What's So Great About Doing What You Love?

Really: What's all the excitement about? People often talk about it. Some actually strive for it. A few are even doing it. So, what's so great about doing what you love? I, for one, can attest to the serious amount of actual work involved, the sometimes frighteningly fluctuating income stream, the uncertainty of getting any work at all, the nagging question of whether anybody else loves what you do, and even the occasional feeling that it's an excuse for not being ridiculously wealthy from some other job choice you ignored because you knew you'd hate it. But, seriously... Setting out on a labor of love, a purpose-driven career probably includes several factors.

There's the self employment thing. That's likely your route into loving your work if you're an artsy type. I'm self-employed and have been for decades. You'd think I would have settled into it by now, but I have a few issues with my boss. He's hard to work for. He's very demanding and nothing is ever enough. He's very disinclined towards time off or any semblance of a vacation unless there's some kind of work thrown into part of it. I sometimes question his leadership skills, creative ideas, and motivation. He's almost insane with visions of changing the future of this or that. And fair pay? Forget about it. If I made a million dollars tomorrow, he'd probably spend most of it on the next big idea and leave me continuing this middle class life style I've only just achieved after years of bordering on poverty. Strangely and possibly contradictory are that I also find him to be generally pretty scrupulous and he seems hell-bent on pleasing people. He appears to truly value every dollar that comes in, with a careful eye toward how it should be applied to creating more (dollars, as well as pieces of art and such). You get the idea, now back to first person.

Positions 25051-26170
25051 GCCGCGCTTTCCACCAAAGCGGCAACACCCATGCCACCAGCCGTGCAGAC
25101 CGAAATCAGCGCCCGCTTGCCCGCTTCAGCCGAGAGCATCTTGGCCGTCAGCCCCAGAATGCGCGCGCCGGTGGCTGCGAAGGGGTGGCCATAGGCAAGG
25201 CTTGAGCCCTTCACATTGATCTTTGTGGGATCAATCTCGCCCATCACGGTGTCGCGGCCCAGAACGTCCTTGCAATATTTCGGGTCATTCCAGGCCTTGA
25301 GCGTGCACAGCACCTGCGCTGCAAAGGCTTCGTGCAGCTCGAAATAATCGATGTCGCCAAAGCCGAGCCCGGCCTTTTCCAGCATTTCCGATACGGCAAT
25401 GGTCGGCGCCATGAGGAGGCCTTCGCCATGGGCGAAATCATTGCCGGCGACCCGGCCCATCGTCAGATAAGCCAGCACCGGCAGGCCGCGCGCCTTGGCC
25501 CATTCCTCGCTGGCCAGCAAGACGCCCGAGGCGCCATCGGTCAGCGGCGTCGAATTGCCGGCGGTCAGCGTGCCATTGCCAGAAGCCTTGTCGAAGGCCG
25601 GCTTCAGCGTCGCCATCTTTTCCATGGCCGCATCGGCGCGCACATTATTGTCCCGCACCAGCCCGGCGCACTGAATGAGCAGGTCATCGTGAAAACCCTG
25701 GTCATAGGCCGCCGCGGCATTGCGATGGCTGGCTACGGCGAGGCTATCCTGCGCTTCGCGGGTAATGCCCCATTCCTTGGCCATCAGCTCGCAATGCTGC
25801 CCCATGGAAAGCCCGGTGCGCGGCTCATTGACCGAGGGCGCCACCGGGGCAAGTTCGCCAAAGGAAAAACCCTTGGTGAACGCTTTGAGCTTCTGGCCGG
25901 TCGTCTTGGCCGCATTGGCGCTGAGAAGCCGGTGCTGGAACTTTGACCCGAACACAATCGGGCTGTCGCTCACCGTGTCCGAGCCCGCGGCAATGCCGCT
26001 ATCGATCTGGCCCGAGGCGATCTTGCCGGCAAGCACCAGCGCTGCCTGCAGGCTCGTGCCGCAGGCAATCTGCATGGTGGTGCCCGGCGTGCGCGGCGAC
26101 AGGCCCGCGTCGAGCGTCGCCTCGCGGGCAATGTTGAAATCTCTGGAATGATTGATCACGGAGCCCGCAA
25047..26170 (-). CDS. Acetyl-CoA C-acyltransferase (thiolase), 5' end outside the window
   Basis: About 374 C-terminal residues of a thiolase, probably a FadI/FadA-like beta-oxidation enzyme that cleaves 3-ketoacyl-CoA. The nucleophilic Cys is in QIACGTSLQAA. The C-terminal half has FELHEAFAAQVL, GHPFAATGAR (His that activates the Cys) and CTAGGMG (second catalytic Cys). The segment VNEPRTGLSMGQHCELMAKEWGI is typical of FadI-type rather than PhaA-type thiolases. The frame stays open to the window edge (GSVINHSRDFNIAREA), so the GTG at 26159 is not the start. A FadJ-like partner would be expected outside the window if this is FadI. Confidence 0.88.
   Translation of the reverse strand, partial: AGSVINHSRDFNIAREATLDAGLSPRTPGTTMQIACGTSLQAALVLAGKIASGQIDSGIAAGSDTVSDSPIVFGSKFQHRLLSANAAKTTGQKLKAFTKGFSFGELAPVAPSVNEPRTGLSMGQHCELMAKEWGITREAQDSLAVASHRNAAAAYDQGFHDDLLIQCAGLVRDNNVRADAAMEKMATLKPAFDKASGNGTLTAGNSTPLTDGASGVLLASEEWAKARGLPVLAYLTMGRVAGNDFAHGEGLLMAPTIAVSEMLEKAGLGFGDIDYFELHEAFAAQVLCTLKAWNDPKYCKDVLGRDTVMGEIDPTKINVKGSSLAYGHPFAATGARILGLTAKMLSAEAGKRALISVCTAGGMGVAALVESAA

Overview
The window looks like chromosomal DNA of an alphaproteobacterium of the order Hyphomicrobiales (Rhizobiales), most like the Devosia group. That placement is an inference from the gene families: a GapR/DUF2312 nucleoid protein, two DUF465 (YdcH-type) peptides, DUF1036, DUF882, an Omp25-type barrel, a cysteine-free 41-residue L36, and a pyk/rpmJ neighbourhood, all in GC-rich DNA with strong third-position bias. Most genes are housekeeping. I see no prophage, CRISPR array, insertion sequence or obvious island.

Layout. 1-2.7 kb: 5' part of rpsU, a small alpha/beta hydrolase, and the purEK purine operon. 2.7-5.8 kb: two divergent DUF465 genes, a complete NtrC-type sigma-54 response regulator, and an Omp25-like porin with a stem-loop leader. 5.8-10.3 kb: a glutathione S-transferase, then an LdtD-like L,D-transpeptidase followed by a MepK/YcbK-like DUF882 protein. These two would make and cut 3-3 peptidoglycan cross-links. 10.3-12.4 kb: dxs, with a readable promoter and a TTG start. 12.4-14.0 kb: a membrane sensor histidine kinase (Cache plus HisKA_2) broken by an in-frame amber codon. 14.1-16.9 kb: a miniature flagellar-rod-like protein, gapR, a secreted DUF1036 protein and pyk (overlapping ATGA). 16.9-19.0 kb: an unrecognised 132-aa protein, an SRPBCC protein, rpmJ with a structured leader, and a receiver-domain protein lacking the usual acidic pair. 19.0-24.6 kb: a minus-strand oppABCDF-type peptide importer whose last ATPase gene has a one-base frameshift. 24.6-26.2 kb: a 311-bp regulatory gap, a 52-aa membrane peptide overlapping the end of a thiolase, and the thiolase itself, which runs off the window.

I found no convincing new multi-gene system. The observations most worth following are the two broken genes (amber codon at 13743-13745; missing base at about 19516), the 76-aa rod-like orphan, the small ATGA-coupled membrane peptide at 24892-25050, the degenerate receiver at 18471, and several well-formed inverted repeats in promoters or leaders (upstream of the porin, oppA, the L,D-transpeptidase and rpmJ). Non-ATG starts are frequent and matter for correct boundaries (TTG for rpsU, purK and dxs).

It's hard to say whether I'm compensated for my face-to-face time on the service end of things, because I love what I do. Although, my fee schedule is within the market for comparable work, I'm often told I should charge more. As far as other income streams, there's still a lot of money going out to create and push "product" while the income is generally maintaining a teasing trickle. I don't know when that will become a pleasing and steady stream, but there are certain indicators that it will. Of course I'd continue creating either way.